Ogden Christian Church
Exterior of Ogden Christian Church as it appeared in January 2022. Photo by Deniane Kartchner
Address: 580 23rd St, Ogden, UT
Sketch of hall-parlor plan.
The building which became the meeting place of Ogden Christian Church (2022) was constructed as a mission church of the German Evangelical Synod of North America in 1912 and served this community until the 1920's. In 1927, the building was purchased by the local Japanese Christian fellowship, becoming home to the newly formed Japanese Union Church. The congregation later incorporated as Ogden Japanese Christian Church (1965-2015) and then Ogden Christian Church (2015-2022). The Iglesia Cristiana Evangelica Bethel Church (incorporated in 2011) also meets in the building in 2022.
Congregation at Ogden Union Church in ____.
The treatment of Germans during WWI and the arrest of Rev. Leesman (later acquitted) while carrying a letter from a parishioner to a German prisoner at Fort Douglas contributed to the pastor leaving Ogden and the disintegration of the St. Paul congregation. The building had been vacant for several years before it was purchased by the Japanese fellowship in 1927.
Ogden Japanese Union Church
Japanese American immigration to Ogden led to the formation of the Japanese Union Church and purchase of the building in 1927. The congregation itself was formed in the early 1900's with members of the Japanese Christian Fellowship group. They first met in several places including 1) Basement of the First Presbyterian Church 2) Kariya store (24th and Grant) 3) Second-story room across from the Post Office 4) Old First Baptist Church Building on Grant Avenue near 24th Street.
The war hysteria of WWII hit the Japanese as it had the Germans 24 years earlier. Every February, the Japanese American community commemorates Executive Order 9066 (removal of Japanese Americans to concentration camps during WWII) as a reminder "of the impact the incarceration experience has had on our families, our community, and our country. It is an opportunity to educate others on the fragility of civil liberties in times of crisis, and the importance of remaining vigilant in protecting the rights and freedoms of all."
The Japanese American Citizens League, jacl.org/dayofremembrance
Ogden Japanese Christian Church
In 1965, the name of the congregation was changed to the Ogden Japanese Christian Church in order to better reflect the evangelical identity of the organization, according to the church's history.
The congregation fought considerable pressure during the civil rights movement to dissolve the church and integrate members into neighborhood congregations yet continued to exist as a Japanese congregation for almost 20 more years.
Ogden Japanese Christian Churh
Ogden Christian Church
In the years following the 1980s, both the church and neighborhood underwent many changes. "As we had fewer members who spoke Japanese, services were changed entirely to English, and our church population changed along with it. In 2015, our congregation voted to change our name to The Ogden Christian Church, to better reflect our congregation’s increasing diversity."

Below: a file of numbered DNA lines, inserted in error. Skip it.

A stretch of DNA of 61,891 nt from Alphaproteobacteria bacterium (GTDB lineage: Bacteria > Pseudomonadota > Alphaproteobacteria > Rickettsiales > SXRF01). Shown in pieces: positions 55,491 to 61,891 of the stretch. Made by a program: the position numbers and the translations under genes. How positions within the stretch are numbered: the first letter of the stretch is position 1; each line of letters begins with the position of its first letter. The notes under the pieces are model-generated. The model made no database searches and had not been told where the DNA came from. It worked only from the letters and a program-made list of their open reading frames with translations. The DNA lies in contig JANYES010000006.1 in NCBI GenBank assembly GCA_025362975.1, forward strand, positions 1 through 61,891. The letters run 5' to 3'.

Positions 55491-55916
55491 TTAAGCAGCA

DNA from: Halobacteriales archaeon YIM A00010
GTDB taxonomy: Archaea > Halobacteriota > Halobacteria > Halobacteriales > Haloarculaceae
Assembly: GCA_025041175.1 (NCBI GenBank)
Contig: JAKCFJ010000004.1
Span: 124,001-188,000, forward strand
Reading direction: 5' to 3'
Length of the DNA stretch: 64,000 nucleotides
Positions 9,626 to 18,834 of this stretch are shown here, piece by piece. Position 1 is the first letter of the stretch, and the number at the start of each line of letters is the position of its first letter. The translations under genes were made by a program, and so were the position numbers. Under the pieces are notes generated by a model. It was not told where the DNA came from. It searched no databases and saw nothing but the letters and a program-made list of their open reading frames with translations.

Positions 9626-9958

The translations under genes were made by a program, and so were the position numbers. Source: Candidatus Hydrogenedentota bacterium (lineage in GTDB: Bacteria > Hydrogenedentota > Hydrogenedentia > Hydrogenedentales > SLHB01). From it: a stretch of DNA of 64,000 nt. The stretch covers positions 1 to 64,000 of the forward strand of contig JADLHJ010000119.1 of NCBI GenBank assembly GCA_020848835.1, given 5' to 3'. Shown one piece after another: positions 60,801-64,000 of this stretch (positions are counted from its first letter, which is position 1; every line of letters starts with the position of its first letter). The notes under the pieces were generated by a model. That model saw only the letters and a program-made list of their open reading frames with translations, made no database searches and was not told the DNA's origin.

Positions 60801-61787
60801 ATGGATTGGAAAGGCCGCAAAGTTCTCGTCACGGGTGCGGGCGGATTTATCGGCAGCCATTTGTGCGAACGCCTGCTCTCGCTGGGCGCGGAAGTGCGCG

In 1965, the name of the congregation was changed to the Ogden Japanese Christian Church in order to better reflect the evangelical identity of the organization, according to the church's history. The congregation fought considerable pressure during the civil rights movement to dissolve the church and integrate members into neighborhood congregations yet continued to exist as a Japanese congregation for almost 20 more years.
A focus of refurbishing and remodels has been to serve an increasingly older congregation. Several members of the congregation are in their 90's. Covid-19 concerns have also affected the church the past two years.
 Thomas Carter and Peter Goss, Utah’s Historic Architecture, 1847-1940, Utah State Historical Society, 1988, p.14.
Dorothy Sherner and Laura ShernerWelker, Mary Elizabeth- Her Stories, manuscript, 1933, p.38.
 Fred N. Stone, A Reminiscent History of the Lynne Ward, 1934, manuscript, p. 2.
 Editor Milton R.Hunter, Beneath Ben Lomond’s Peak, Daughters of Utah Pioneers, 1944, p. 139.
 Sherner and Welker, Mary Elizabeth-Her Stories, p. 2.
 Richard C. Roberts and Richard W. Sadler, A History of Weber County, 1997, Utah State Historical Society and Weber County Commission, p. 133, 134; Jay G. Burrup, Church History Specialist, LDS Church History Library, letter, 9-15-10.
 Interview Edna Kent Stone by Macel Stone Montgomery, manuscript, c. 1965; Dixie Summers Botsford, A Short History of Arthur W. Stone and Sarah Ann Yeaman, manuscript, p.2.
 The Lemon Survey shows that this farm was composed of two free land claims of 20 acres each that were first claimed by Erastus Bingham in 1851.
 Standard Examiner, Bingham’s Fort, Built To Guard Against Indians, Is Remembered By Subscriber, George Pierce, 1934.
 Interview with Marjorie James, March 21, 2007.